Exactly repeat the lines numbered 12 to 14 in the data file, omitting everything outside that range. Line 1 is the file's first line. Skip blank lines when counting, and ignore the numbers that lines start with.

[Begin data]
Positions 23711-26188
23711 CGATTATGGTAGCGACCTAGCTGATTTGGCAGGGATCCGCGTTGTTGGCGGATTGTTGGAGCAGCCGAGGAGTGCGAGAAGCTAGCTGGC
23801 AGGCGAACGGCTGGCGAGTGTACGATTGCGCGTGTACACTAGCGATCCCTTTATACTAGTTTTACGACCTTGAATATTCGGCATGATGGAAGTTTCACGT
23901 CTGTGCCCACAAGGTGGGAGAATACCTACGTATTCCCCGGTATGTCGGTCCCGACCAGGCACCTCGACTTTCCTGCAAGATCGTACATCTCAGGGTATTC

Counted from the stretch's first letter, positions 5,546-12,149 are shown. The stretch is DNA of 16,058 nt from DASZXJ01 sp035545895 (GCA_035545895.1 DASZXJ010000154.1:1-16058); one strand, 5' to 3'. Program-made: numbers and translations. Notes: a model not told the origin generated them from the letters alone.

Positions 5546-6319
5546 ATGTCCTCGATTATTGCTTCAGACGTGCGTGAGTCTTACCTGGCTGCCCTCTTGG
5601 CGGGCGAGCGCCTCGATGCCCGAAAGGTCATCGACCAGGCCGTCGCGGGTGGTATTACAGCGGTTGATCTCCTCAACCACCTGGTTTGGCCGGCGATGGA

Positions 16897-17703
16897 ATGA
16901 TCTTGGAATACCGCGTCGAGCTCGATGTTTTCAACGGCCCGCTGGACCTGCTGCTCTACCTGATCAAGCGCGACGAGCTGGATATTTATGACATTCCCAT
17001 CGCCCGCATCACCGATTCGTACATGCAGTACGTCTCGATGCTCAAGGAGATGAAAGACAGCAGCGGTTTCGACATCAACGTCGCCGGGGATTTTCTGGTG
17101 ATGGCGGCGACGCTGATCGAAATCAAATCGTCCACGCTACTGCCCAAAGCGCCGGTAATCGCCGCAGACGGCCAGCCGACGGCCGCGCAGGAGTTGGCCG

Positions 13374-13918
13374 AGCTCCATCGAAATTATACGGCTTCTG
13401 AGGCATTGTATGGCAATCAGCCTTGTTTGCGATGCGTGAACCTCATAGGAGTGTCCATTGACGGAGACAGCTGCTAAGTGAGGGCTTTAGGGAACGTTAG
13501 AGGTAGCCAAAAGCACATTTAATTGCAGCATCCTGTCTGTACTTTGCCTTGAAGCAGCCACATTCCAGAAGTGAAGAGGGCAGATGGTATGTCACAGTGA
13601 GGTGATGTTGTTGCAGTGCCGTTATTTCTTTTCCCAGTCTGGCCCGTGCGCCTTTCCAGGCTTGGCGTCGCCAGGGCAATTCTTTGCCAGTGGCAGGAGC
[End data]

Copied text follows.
17001 CGCCCGCATCACCGATTCGTACATGCAGTACGTCTCGATGCTCAAGGAGATGAAAGACAGCAGCGGTTTCGACATCAACGTCGCCGGGGATTTTCTGGTG
17101 ATGGCGGCGACGCTGATCGAAATCAAATCGTCCACGCTACTGCCCAAAGCGCCGGTAATCGCCGCAGACGGCCAGCCGACGGCCGCGCAGGAGTTGGCCG

Positions 13374-13918